A profoundly disturbing note in the debate on the conflict in Nicaragua was sounded in a nationally televised debate in March. Appearing on the MacNeil/Lehrer NewsHour as an opponent of U.S. aid to the contras, Auxiliary Bishop Thomas Gumbleton refused to offer a shred of sympathy or support for Managua’s embattled archbishop, Cardinal Obando y Bravo. Instead, Gumbleton informed viewers that “Cardinal Obando is not the Church” in Nicaragua. The church is “the people,” and Obando does not speak for them.
The message. Gumbleton conveyed was as ominous as it was startling. The bishop was saying, in effect, that he didn’t care about Cardinal Obando — that he didn’t care about the persecution of a brother bishop. What he did care about was stopping aid to the contras. Nothing could be allowed to attenuate that commitment. No other outrage could intrude on his moral sensibility. Thus, Gumbleton could not muster a word of criticism of the regime that is persecuting his own church.
To be sure, Gumbleton concedes that the Sandinistas have made “mistakes.” Tepid language, that. But to go beyond such praising with faith damns — to admit that the Sandinistas have set their country on a totalitarian trajectory — would presumably be tantamount to giving aid and comfort to the contras and to the Reagan Administration. Bishop Gumbleton and his colleagues on the religious left seem determined to play the role of internacionalistas — the term Nicaraguans use for Sandinista sympathizers.
That the issue of aid to the contras should produce sharp disagreement within the religious community is not surprising — nor is it morally offensive. While all parties to the debate (one hopes) would like to see democracy emerge in Nicaragua, there is still room for disagreement about how best to accomplish this goal. But there should be no doubt about the Sandinistas’ hostility to the Catholic Church and to democracy. Not now. Not after ample reporting in the American press on their continuing repression of religion and political pluralism — including accounts in such stalwart liberal organs as the New York Times, New York Review of Books, New Republic, and Washington Post.
Yet some in the religious community still refuse to raise their voice against the Sandinistas. No matter that Cardinal Obando is the target of harassment and persecution. No matter that the Sandinistas have banned publication of Iglesia, the newspaper of the archdiocese of Managua. No matter that Radio Catolica has been shut down, or that state security officials have forced Catholic priests to undergo long interrogations while stripped naked. No matter that top Sandinista commandantes have explicitly acknowledged their Marxist-Leninist principles, including adherence to the classic Leninist notion of themselves as a revolutionary vanguard. Every possible excuse, every conceivable benefit of doubt, is granted to Daniel Ortega and cohort. The contras and the Reagan Administration are held to the strictest standards; against them alone a “hermeneutic of suspicion” is practiced.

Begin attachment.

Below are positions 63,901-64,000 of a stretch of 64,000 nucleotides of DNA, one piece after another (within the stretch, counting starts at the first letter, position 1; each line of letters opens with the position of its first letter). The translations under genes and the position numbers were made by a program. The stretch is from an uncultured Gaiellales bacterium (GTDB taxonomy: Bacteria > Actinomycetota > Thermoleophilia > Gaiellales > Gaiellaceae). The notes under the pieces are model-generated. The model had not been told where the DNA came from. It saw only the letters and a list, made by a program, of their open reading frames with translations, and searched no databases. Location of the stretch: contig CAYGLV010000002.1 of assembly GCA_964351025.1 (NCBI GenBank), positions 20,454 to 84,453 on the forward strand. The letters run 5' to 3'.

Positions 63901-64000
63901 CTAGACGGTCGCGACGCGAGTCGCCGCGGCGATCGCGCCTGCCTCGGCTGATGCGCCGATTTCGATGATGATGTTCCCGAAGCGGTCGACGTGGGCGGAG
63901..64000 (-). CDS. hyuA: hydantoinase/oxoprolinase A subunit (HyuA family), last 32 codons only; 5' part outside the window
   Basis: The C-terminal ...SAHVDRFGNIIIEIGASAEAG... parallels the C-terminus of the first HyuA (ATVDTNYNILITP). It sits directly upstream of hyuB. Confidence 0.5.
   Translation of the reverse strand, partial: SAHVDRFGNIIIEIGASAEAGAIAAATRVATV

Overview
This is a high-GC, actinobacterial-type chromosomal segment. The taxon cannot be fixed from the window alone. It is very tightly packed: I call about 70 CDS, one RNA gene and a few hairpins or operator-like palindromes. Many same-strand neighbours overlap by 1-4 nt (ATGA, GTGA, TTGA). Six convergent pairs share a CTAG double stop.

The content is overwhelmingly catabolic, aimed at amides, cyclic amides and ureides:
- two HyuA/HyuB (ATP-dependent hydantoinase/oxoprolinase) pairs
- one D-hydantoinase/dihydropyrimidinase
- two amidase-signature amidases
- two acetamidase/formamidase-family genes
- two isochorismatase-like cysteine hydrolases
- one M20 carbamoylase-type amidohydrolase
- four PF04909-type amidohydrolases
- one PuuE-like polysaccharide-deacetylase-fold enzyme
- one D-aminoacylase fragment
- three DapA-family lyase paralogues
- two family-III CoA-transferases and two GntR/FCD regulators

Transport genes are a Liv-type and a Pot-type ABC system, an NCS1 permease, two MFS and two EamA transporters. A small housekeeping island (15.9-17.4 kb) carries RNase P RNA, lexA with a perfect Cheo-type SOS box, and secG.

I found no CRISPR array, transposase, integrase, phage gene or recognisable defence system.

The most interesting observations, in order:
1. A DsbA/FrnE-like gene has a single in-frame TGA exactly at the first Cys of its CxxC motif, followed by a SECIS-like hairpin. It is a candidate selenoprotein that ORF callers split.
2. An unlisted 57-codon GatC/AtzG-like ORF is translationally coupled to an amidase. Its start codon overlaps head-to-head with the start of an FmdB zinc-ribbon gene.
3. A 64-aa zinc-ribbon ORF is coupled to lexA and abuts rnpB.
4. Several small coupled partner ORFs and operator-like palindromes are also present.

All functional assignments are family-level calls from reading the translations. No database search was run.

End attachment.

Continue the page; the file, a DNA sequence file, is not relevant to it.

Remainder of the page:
This refusal to countenance any imputation of moral fault to the Sandinistas has now achieved the status of first principle, determining which arguments and evidence one must take into account, and which one may ignore. Thus Bishop Gumbleton summarily dismisses a Carnegie Endowment report on Sandinista persecution of the Catholic Church, saying that he doesn’t need “outside groups” to tell him what is happening in Nicaragua. He has his own “witnesses” to tell him that Nicaragua is “gradually becoming a free nation.” That this assessment is sharply disputed by others across the political spectrum gives Gumbleton not even a moment’s pause.
Clearly, moral gymnastics are not required to oppose both aid to the contras and the Sandinista regime. Many House and Senate Democrats who voted against the administration on this issue find it possible to do so. Senator Jim Sasser (D-Tenn.), who gave the Democrats’ rebuttal to President Reagan’s television speech in support of contra aid, obviously does not think he is jeopardizing his commitment to peace when he states, “You see Ortega on television with his green uniform and red collar tabs and it reminds you of what happened 25 years ago in Cuba.” Judging by his performance on MacNeil/Lehrer, Bishop Gumbleton is not so reminded — nor, one suspects, would he be perturbed to know that Daniel Ortega was the sole head of state to attend and address the recent congress of the Cuban Communist Party.
What Bishop Gumbleton and his co-religionists do not seem to realize is that their tactics of refusing to criticize the Sandinistas is self-defeating. First, by saddling them with the role of apologists for an increasingly repressive regime, such a tactic destroys their credibility as spokesmen for moral-religious ideals. Second, it places them on the far fringe of the national debate on Nicaragua, indeed, as the irresponsible extreme against which everyone else may define themselves. Opponents of the administration’s policy can now earn easy points for moderation by saying, in effect, “Hey, I’m not as insensitive as that.” Third, if we should ignore the archbishop of Managua, why should we listen to the auxiliary from Detroit?